Have they gotten rid of their chemical weapons?
No. They have not gotten rid of their chemical weapons, as we are being told by monitors. Not only have they not gotten rid of all of their chemical weapons sites, not only do they continue to have – per the reporting of Der Spiegel – a very serious suspected nuclear site, but they are using chlorine gas against their enemies in a chemical attack.
And it’s gone unpunished because it gives the lie to the conceit that Obama accomplished something when he managed to obtain the removal of some of the sarin gas reserves that the Assad regime had stockpiled.
How would you respond to groups like J Street that believe Israel is the intransigent party, and that this is in essence a territorial conflict?
Their criticism is disproportionately against the elected Israeli leadership. Are they a pro-peace, pro-Israel group, as they define themselves, or do they advocate more for the Palestinian cause? I’m pro-peace, I’m pro-Israel. Who in the pro-Israel camp isn’t pro-peace? Is [Bayit Yehudi leader] Naftali Bennett not pro-peace?
Many people would say he is not pro-peace.
I would start by saying that I wish groups like J Street would simply not seek to appropriate the word “peace” for their policy positions, and somehow then claim that anyone who does not stand with them is against peace.
I am perfectly willing to accept that J Street is pro-peace, even though I think their views are likelier than not to lead to war. But I would ask for reciprocity, that they accept my views as being pro-peace even if they think that on the merits I am mistaken.
That is point A.
Point B: I wish this were a territorial conflict.... If it were territorial, relinquish the territory. If you could tell me that Israel can be a safe, secure Jewish state for generations to come simply by vacating settlements in the West Bank, I’d go for it. If you would offer that to me with true, rock-solid assurance with divine foresight, why not? The issue with the Palestinians is not where the territory is; it is who they are, politically, ideologically, culturally.
I believe in the possibility, the prospect, that a culture can change. Japan changed: Japan pioneered the suicide bomber, the kamikaze pilot. Yet here we are and Japan is a pacifist nation. Germany changed: People now complain how weak, small and ineffective the German army is. What a wonderful thing to complain about! So why can’t the Palestinians change? Why shouldn’t they change? Why do we subject the Palestinians to what someone once called the soft bigotry of low expectations? Why shouldn’t we ask the Palestinians to turn Gaza into another Dubai, rather than another Yemen? Why should we indulge the Palestinians when they vote for Hamas, which rejects every single accord that legitimizes the existence of the Palestinian Authority itself? Let’s have some expectations of the Palestinians; after all, there are lots of stateless people around the world – Tibetans, Kurds, Tamils, Walloons.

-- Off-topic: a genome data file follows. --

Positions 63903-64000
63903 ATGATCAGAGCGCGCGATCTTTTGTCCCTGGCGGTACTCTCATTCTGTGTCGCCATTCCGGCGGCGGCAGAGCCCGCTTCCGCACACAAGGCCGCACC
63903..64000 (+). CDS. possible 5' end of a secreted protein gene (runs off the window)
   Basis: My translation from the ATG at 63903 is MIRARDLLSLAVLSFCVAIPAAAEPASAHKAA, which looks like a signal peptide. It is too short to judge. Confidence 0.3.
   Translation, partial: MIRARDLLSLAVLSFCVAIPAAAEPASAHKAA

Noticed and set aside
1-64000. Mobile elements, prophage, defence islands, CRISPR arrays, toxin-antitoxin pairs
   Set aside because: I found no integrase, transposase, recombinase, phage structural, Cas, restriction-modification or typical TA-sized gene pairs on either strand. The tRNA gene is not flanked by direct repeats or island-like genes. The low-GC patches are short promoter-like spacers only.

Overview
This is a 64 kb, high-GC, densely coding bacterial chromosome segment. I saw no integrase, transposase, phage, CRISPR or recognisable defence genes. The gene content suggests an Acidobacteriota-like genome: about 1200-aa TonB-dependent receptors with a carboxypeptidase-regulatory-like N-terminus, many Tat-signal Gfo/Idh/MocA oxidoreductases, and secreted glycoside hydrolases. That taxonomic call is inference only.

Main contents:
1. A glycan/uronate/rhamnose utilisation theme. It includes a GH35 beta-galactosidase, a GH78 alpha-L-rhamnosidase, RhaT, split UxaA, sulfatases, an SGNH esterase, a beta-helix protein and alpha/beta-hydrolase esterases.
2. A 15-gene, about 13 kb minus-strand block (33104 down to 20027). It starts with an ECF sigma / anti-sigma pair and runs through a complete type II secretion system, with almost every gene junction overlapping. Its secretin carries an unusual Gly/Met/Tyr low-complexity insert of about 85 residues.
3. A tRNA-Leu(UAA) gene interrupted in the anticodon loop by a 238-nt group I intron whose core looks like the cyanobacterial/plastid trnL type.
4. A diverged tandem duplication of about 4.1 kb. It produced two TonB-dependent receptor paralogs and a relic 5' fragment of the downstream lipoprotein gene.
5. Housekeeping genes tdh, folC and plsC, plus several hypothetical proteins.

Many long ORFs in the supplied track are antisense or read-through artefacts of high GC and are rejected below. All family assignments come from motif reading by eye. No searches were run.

So if you want a state, get in line and demonstrate to the world that your state would be a net asset to human civilization. I have yet to see the Palestinians make that case at all, or even think that they need to make that case… I would welcome a day some point in the future when a Palestinian state has, in its own way, the same kind of liberal democratic institutions that Israel has had since its founding, and joins the community of nations.
It is not the question of whether I am in favor of the Palestinian state in theory, it is what it means in practice. And just as a doctor knows that even if a patient needs an operation, there is a way of doing it and saving the patient and a way of doing it and killing him, similarly with the question of the Palestinians’ statehood.
To come back to the J Street issue, by all means I think the more pro-Israel voices, the better. But they would do themselves and the rest of the pro-Israel community a great favor by not implicitly (and not so implicitly) denigrating everyone else in the pro-Israel groups, by suggesting they are somehow less ardent when it comes to the cause of peace, and when it comes to the cause of human decency for everyone. 
The writer, a doctor, is the director of the Middle East Political and Information Network (MEPIN), an analysis on the region read by congressmen, their foreign policy advisers, MKs, journalists and organizational leaders.